The following arguments will be available to the public live, both in-person and through online audio streaming. Access information will be available by 9 AM ET each day of argument at:

Monday, December 4, 2023, 10:00 A.M.

Copan Italia Spa v. Puritan Medical Products Company LLC, No. 22-1943, Courtroom 402, Panel B

Plaintiffs Copan Italia Spa and Copan Diagnostics Inc. (collectively “Copan”) sued Puritan Medical Products Company LLC, Puritan Diagnostics LLC, Hardwood Products Company LP, and Hardwood Products Company LLC (collectively, “Defendants”) in the District Court of Maine, alleging infringement of U.S. Patent Nos. 8,114,027, 8,317,728, 9,011,358, and 9,173,779, relating to methods of collecting biological specimen using a swab. Defendants moved to dismiss, arguing that the suit is barred by the immunity provision of the Public Readiness and Emergency Preparedness Act (“PREP Act”) as it was producing the patented swabs at issue as part of pandemic countermeasures. The district court denied the motion after allowing Defendants to include the PREP Act as an affirmative defense. In its appeal, Defendants again argue that the suit should be barred while Copan argues that the PREP Act’s immunity applies to losses involving “the administration or use of a covered countermeasure,” which Defendants have not suffered. Copan states that it is not suing for lost profits on any of the swabs sold during the height of the pandemic, but rather only asks for a “fair percentage of the windfall gains” that Defendants have been enjoying while making the patented swabs using the technology invented by Copan.

Monday, December 4, 2023, 10:00 A.M.

Applied Biokinetics LLC v. CVS Pharmacy, Inc., No. 22-2038, Courtroom 203, Panel C

Applied Biokinetics LLC (“ABK”) sued CVS Pharmacy, Inc. (“CVS”) and Mueller Sports Medicine, Inc. (“MSM”) in the Western District of Texas alleging infringement of ABK’s U.S. Patent Nos. 8,216,162, 8,414,511, 8,814,818, 8,834,398, 8,968,229, 10,212,987, and 10,299,953, relating to an orthotic foot support device. The asserted patents were subject to a license which granted MSM exclusionary patent rights and required ABK to obtain consent from MSM before suing a third party. ABK argued that MSM breached the license prior to filing the case against CVS in district court, while CVS argued that the license was still valid and thus could not be sued without MSM’s consent, which was not given. The court dismissed for lack of standing and improper venue per the license. ABK appealed, arguing that the licensing agreement was terminated, but even if it was not, as the patent owner, it has constitutional standing sufficient for the case to continue. CVS, however, argues that the license is still enforceable because its termination status is still an active dispute. CVS argues that under the license agreement, ABK only retains the rights to veto sub-licensing, collect royalties from MSM, and a reversionary interest after the termination of the agreement.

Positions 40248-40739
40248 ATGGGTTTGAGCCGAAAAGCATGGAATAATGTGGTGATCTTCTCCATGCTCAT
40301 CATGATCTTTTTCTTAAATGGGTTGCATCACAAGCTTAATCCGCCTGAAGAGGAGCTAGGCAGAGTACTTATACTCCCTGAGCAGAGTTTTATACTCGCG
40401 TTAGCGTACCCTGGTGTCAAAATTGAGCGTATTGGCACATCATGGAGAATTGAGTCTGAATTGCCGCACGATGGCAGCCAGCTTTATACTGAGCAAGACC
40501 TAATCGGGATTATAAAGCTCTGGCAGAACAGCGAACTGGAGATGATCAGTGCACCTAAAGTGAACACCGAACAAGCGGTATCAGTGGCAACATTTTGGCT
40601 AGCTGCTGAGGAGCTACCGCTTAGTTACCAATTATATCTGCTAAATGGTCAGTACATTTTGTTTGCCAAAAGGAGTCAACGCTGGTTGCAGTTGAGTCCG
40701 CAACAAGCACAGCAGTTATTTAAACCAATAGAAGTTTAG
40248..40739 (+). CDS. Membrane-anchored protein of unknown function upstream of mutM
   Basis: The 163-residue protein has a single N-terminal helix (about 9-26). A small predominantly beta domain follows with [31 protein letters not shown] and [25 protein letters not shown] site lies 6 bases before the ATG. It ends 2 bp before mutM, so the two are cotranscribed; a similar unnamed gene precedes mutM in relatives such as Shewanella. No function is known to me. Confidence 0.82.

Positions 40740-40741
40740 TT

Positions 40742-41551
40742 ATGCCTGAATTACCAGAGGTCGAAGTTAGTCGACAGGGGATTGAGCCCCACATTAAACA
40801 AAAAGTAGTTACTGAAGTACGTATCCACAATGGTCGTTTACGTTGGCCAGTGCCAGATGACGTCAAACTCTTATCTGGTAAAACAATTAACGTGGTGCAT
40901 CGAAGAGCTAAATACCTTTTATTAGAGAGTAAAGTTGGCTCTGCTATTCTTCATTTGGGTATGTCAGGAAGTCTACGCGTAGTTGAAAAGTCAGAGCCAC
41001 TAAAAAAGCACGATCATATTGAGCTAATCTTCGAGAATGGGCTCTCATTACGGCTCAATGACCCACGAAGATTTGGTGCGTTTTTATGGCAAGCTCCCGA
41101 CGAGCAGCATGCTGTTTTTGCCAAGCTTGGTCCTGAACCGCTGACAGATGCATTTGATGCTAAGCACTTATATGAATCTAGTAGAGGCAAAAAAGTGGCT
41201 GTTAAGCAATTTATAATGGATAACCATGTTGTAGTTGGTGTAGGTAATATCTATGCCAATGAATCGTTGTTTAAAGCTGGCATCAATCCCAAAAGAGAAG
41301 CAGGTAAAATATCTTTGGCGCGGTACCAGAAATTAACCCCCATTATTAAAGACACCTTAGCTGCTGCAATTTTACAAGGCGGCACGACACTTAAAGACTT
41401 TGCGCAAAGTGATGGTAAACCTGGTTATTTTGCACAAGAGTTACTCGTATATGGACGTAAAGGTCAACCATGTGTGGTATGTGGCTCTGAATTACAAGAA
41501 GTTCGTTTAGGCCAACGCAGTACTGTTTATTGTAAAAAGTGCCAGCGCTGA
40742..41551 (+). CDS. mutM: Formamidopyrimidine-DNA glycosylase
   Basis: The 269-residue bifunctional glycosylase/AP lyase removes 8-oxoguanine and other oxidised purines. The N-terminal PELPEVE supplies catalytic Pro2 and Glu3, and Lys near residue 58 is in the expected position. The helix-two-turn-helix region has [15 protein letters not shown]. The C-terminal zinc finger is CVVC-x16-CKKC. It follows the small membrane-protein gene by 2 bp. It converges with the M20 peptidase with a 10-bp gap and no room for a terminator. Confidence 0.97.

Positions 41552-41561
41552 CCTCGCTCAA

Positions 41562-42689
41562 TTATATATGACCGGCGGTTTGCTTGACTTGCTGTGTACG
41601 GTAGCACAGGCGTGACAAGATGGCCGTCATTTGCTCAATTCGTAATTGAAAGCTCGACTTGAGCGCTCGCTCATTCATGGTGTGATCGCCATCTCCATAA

Thursday, December 7, 2023, 10:00 A.M.

In Re Chestek PLLC, No.22-1843, Courtroom 203, Panel L

Chestek PLLC (“Chestek”) filed a trademark application for the mark CHESTEK LEGAL relating to legal services. The Trademark Trial and Appeal Board (“the Board”) refused to register the mark, and subsequently affirmed its refusal, based on Chestek’s noncompliance with the statutory domicile disclosure requirement. Chestek appealed, arguing that the rule requiring applicants to disclose their domicile is arbitrary and capricious and not properly promulgated because it was not subject to a notice-and-comment period. The Director of the USPTO, however, asserts that promulgating the domicile disclosure requirement does not need a notice-and-comment period because it constitutes a new procedural rule, which is exempt from the notice-and-comment requirement. Further, the Director argues that even if the new rule requires a notice-and-comment period prior for its enactment, the rule would still comply with the APA because it is a logical outgrowth of a prior request for comment.